- Project MUSE
Provides complete, full-text versions of scholarly journals in a variety of subject areas, including literature.
For information about social and historical background, consider using these databases:
- Academic Search Premier
Provides full text for nearly 5,000 periodicals in a wide range of subject areas. Use this database to find biographical information and literary criticism about an author, and information about the historical context in which an author wrote.
- America: History and Life with Full Text
Covers the history and culture of the United States and Canada, from prehistory to the present. Use this database to find information about the historical context in which an author wrote.
- History Reference Center
Covers all time periods of U.S. and World History. Use this database to find information about the historical context in which an author wrote.
Figuring out whether the information you find online is credible enough for college research can be challenging. Use the P.R.O.V.E.N. Source Evaluation Questions to help you determine whether the sources you find are credible:
- Purpose: How and why the source was created. Is it intended to educate, inform, persuade, sell, or entertain? Do the authors, publishers, or sponsors state this purpose, or try to disguise it? Why was this information published in this particular type of source (book, article, website, blog, etc.)? Is the source designed for the general public, students, or experts?
- Relevance: The value of the source for your needs. Does the type of source meet your assignment’s requirements? Does the information answer your question, support your argument, or add something to your knowledge of the topic? Is it too general or too specific? Is it too basic or too advanced?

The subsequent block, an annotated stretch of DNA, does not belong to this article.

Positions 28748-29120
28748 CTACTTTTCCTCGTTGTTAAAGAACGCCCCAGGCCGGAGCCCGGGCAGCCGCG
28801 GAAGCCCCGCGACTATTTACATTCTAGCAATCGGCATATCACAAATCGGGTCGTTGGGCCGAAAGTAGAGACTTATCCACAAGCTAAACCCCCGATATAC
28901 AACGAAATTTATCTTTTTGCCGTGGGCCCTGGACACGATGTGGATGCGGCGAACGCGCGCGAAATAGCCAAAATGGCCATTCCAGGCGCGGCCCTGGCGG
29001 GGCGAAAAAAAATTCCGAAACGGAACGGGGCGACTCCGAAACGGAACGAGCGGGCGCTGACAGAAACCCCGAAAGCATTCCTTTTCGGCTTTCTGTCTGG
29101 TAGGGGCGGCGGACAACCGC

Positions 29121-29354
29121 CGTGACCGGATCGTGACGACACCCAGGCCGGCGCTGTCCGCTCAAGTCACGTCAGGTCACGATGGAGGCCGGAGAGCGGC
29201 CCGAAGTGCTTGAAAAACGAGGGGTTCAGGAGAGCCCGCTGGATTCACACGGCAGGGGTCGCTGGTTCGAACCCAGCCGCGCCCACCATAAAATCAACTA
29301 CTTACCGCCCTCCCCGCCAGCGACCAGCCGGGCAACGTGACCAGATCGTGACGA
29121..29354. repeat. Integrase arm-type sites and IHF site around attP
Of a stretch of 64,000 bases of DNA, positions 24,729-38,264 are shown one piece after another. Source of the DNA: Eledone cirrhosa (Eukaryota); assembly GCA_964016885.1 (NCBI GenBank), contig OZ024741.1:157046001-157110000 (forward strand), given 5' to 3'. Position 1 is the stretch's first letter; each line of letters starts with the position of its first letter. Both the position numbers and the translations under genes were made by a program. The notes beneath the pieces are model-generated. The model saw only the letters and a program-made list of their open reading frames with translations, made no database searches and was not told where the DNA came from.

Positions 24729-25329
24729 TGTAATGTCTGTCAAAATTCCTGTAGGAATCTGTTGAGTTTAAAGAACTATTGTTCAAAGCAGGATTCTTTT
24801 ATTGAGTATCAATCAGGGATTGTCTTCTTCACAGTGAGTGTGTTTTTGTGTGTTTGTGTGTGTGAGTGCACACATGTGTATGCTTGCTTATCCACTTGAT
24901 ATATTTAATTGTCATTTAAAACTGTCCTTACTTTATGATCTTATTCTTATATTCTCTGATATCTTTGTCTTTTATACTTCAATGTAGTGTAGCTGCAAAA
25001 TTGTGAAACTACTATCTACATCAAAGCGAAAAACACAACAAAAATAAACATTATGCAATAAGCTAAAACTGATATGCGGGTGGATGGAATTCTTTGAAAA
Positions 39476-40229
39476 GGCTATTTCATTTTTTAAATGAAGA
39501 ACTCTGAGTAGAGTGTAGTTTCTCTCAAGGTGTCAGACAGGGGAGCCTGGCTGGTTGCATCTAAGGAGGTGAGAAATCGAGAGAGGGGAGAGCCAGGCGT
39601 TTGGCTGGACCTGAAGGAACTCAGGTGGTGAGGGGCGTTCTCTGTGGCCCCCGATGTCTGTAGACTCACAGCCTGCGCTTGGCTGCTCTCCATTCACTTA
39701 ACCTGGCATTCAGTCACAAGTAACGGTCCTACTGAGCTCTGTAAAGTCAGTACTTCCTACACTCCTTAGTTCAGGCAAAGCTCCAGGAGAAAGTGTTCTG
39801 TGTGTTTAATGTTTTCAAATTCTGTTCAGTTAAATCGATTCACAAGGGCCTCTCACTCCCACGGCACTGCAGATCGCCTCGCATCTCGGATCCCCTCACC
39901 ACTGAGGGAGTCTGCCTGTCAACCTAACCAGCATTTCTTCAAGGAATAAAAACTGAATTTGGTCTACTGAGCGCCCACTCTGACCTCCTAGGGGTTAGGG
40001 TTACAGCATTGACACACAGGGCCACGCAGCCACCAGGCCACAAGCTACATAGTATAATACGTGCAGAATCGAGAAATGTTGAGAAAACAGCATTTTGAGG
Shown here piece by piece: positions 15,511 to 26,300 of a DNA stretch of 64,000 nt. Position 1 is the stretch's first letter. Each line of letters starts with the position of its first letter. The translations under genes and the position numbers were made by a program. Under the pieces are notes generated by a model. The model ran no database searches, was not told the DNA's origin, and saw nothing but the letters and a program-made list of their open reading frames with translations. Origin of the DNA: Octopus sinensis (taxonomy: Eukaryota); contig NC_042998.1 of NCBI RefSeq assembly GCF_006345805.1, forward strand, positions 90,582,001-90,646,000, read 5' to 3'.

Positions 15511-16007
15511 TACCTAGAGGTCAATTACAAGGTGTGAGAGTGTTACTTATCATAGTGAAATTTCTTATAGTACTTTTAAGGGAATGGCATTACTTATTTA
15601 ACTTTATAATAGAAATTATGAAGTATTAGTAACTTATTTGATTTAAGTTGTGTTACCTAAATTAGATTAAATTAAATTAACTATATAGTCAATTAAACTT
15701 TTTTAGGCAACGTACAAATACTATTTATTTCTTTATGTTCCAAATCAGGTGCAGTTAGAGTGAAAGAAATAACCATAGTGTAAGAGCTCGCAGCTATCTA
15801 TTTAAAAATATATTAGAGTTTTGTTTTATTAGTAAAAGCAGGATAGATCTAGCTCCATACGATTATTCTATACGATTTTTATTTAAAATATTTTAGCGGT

- Objectivity: The reasonableness and completeness of the information. Do the authors present the information thoroughly and professionally? Is it fact or opinion? Is it biased? Do the authors use strong, emotional, manipulative, or offensive language? Do they leave out, or make fun of, important facts or alternative perspectives?
- Verifiability: The accuracy and truthfulness of the information. Do the authors support the information they present with strong factual evidence? Do they cite or provide links to other sources? What do experts say about the topic? Can you verify the information in other credible sources? Does the source contradict itself, include false statements, or misrepresent other sources?
- Expertise: The authority of the creators of the source. What makes the authors, publishers, or sponsors of the source authorities on the topic? Do they have related education, experience, or other expertise? Do they provide an important alternative perspective? Has the source been reviewed in some way, such as by an editor or through peer review?
- Newness: The age of the information. Is your topic in an area that requires current information (such as science, technology, or current events), or could information found in older sources still be useful? When was the information presented in the source first published or posted? Are newer sources available that would add important information to your understanding of the topic?
For more help locating reliable information online, see the Finding Credible Web Sources research guide.